Takeaways from WSU win include McDuffie’s big game
Wichita State delivered an 83-80 victory over Providence on Friday in the Veterans Classic. Providence had received some votes in balloting for The Associated Press’ preseason Top 25.
After losing to Louisiana Tech by 11, the first time WSU had lost a home opener since 1995, the Shockers responded in a big way on a national stage. Senior Markis McDuffie scored a career-high 32 points.
Here are some takeaways from The Eagle’s Taylor Eldridge.
1. ‘I LET MY GAME DO THE TALKING’
Yes, Tuesday’s performance against Louisiana Tech was below average from the Shockers.
But for players on a young team still trying to find themselves in their first game, there were a few too many grumblings inside Koch Arena. Afterward, many fans took to social media to criticize the play of seniors Markis McDuffie and Samajae Haynes-Jones.
Both responded by playing standout games on Friday: McDuffie went for 32 and Haynes-Jones added 15 points and a career-high eight assists to lead the Shockers past Providence.
“It’s amazing just reading and hearing and keeping my ears to the ground how many people were so negative about Markis and so negative about Samajae because they didn’t shoot the ball or play particularly well in the first game of their senior year,” Wichita State coach
Gregg Marshall said. “I can’t really tell you what my sentiments are toward those people right now.”
Sometimes it’s hard for players to block out all outside noise. They sometimes see negative things written about them on social media. They’re human and those things can hurt.
Instead of dwelling on the negative, McDuffie kept a clear head and played perhaps the best game of his Shockers career on Friday.
“I thought I stayed poised and let my game do the talking,” McDuffie said.
2. ‘I FEEL LIKE I HAVE A SHOCKER TEAM BACK’
Friday’s thrilling win should erase the memory of Tuesday’s season-opening loss.
WSU avoided its first 0-2 start since the 1990-91 season by competing at the level Marshall is accustomed to. After shaky performances in the exhibition and season opener, WSU returned to its roots against Providence.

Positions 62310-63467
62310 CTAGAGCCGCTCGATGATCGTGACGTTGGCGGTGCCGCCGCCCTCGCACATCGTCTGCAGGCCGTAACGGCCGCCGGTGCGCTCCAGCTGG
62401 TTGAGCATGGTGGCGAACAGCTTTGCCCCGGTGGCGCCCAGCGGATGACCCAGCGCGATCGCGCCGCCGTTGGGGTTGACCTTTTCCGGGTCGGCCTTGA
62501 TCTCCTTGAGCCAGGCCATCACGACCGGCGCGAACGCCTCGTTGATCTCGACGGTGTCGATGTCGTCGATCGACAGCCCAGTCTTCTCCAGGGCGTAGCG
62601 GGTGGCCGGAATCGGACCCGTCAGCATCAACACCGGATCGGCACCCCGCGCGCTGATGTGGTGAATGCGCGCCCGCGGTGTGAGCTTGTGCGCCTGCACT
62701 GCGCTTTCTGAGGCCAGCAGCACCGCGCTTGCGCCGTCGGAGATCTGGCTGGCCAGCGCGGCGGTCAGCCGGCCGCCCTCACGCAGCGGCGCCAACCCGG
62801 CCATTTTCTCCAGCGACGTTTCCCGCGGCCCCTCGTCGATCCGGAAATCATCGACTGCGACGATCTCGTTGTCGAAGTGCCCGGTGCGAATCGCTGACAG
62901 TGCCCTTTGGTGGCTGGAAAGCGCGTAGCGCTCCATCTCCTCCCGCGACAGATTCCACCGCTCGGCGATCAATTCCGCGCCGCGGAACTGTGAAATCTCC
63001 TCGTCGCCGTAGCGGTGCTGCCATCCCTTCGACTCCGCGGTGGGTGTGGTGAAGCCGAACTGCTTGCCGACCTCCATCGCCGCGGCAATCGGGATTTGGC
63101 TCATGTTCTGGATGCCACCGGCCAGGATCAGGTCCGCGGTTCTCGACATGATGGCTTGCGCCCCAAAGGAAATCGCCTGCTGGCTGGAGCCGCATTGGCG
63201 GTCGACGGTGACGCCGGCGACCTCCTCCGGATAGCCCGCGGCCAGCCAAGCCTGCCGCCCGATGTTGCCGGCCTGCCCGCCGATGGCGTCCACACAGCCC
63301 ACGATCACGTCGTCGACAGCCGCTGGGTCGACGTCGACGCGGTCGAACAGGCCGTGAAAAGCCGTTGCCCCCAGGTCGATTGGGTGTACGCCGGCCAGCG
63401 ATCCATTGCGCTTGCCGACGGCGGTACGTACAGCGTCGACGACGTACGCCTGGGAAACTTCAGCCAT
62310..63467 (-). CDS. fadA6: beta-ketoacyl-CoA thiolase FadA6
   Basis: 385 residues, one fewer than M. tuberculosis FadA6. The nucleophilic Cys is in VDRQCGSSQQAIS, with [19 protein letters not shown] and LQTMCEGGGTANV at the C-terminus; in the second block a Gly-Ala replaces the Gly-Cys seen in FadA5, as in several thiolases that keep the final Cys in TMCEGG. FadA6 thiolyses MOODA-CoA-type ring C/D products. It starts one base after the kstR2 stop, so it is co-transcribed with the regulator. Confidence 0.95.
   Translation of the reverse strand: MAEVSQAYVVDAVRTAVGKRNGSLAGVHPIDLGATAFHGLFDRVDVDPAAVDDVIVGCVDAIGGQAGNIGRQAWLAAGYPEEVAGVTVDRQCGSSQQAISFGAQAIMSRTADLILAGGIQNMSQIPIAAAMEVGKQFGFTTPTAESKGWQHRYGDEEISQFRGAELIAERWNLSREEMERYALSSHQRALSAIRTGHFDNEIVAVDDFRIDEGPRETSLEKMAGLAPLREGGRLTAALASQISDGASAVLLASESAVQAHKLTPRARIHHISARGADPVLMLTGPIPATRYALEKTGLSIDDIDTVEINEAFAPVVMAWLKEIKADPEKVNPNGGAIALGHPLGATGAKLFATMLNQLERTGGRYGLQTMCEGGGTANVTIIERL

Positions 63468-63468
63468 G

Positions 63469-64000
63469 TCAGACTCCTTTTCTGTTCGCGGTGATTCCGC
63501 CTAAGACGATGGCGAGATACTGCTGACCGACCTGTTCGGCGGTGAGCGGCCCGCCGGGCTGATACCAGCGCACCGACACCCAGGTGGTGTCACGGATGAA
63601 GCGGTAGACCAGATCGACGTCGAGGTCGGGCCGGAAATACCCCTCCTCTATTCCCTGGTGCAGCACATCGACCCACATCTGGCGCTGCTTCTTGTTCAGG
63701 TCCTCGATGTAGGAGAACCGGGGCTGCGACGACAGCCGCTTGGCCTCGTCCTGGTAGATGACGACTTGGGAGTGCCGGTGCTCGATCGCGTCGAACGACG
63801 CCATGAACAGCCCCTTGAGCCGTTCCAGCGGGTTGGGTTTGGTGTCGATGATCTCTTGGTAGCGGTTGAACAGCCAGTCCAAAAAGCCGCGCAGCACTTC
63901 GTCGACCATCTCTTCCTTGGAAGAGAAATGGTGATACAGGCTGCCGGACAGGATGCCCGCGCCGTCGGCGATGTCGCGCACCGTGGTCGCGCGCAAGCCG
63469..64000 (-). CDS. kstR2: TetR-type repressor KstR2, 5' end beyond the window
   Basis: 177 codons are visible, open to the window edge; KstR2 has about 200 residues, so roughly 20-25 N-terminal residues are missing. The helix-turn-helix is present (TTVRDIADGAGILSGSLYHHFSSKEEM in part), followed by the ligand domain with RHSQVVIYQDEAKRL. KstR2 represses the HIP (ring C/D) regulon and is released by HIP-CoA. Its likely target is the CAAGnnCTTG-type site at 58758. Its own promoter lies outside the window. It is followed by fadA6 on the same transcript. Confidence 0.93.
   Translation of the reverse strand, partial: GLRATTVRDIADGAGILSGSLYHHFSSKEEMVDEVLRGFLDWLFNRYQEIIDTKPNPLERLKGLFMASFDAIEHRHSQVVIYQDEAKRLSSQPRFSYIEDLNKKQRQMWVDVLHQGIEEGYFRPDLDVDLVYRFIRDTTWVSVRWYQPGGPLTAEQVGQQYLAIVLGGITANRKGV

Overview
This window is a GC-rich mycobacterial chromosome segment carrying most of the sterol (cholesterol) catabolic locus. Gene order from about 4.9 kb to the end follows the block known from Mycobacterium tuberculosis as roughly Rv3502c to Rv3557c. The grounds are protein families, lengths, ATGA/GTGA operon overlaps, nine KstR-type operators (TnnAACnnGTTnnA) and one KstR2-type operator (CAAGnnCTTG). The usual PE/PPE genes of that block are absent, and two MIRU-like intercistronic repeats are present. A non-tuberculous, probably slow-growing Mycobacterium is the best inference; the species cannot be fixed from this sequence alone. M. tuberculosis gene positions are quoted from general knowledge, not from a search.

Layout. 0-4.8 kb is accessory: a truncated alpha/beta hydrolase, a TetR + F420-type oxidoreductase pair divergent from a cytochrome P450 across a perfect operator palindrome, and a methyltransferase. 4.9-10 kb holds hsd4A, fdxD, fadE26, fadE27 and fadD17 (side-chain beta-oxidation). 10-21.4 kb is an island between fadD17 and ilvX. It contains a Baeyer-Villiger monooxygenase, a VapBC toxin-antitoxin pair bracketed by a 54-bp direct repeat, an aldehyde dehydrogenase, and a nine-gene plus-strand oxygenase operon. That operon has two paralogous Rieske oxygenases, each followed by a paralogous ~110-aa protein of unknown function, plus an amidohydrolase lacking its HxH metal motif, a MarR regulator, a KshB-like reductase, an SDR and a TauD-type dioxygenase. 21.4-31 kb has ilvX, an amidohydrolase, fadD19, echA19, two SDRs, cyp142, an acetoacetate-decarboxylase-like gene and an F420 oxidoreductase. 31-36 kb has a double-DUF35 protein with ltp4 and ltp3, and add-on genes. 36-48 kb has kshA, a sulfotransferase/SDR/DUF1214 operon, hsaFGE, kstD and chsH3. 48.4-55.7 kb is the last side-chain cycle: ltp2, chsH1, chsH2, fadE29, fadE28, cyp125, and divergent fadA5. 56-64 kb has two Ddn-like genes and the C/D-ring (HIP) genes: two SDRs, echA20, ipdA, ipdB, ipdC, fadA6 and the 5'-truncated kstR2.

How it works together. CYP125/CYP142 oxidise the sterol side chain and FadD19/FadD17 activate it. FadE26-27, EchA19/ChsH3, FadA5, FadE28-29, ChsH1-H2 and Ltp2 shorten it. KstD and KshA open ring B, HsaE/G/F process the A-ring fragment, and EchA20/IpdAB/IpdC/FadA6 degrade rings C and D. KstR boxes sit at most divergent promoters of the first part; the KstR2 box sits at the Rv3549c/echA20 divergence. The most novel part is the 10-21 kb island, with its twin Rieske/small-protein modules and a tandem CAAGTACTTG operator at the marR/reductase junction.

“I feel like I have a Shocker team back,” Marshall said.
Marshall said many of WSU’s newcomers have likely “been told how great they are their entire lives.” They came to WSU with aspirations of starting, of starring, of playing in the NBA someday. Then Tuesday’s loss snapped them out of that dream state.
They came to the realization they had to work even harder at WSU. The players responded with two great practices, Marshall said, and their efforts carried over to Friday’s game. Finally, Marshall could be proud
two more years of club control. But, as a crude instrument, the comparison works.
Back then, the Royals sent Greinke to Milwaukee for a package headlined by Lorenzo Cain and Alcides Escobar. They also received Jake Odorizzi, who became a key piece in the trade that brought James Shields and Wade Davis. Nothing in baseball is linear, but it is highly unlikely the Royals could have won the 2015 World Series without that specific trade.
But getting there was a hot mess. Greinke had made his desire for a trade known, so the Royals cycled through many conversations. They were close with a few, most notably the Nationals, who agreed on a package headlined by Jordan Zimmerman and Derek Norris. The deal was dependent on the Nationals signing Greinke to an extension. Instead, he invoked his no-trade clause.
The Braves, Red Sox, Rays, Yankees and Dodgers are potential fits for the Royals and Merrifield in different ways.
But at least at the moment, a significant obstacle to a deal is the Royals’ internal belief that time is on their side because ...
No. 2: The Royals don’t want to go backward
The 2018 season ended with a modicum of promise but in many ways was a disaster. They lost 104 games, tied for secondmost in franchise history, and suffered their largest one-year average attendance drop ever. All of this with an opening day payroll that pushed $130 million, and an antiquated TV contract that (thankfully) has just one year remaining.
Financially, it was a disaster.
So, trading Merrifield would not save money, but it mean a worse team. Publicly, Moore has been pushing the message that he will no longer use the word “rebuild.” Trading Merrifield would be a full rebuke.
Financially, then, it could be another disaster.
Moore cares deeply about what baseball means to fans. As much as anything else, this is his guiding principle, for better or worse.
Alex Gordon’s contract will be up after 2019. Sal Perez is a proud All-Star. Danny Duffy loves the organization in a rare and deep way. Players understand
the business side of baseball. Heck, they usually benefit from it.
No. 3: The Royals don’t yet know what they’ll need
Merrifield’s talent and versatility will always be valuable, for instance, but the Royals’ need for him at second base will be influenced by Lopez’s development.
In that way, holding onto Merrifield serves several purposes simultaneously: projects hope and confidence to players and fans, helps maintain culture of professionalism in the clubhouse, creates the best possible team for 2019, provides time to see what might be needed in a few years, and retains the ability to trade a presumably still valuable asset next summer or winter.
This is who Moore’s Royals have always been.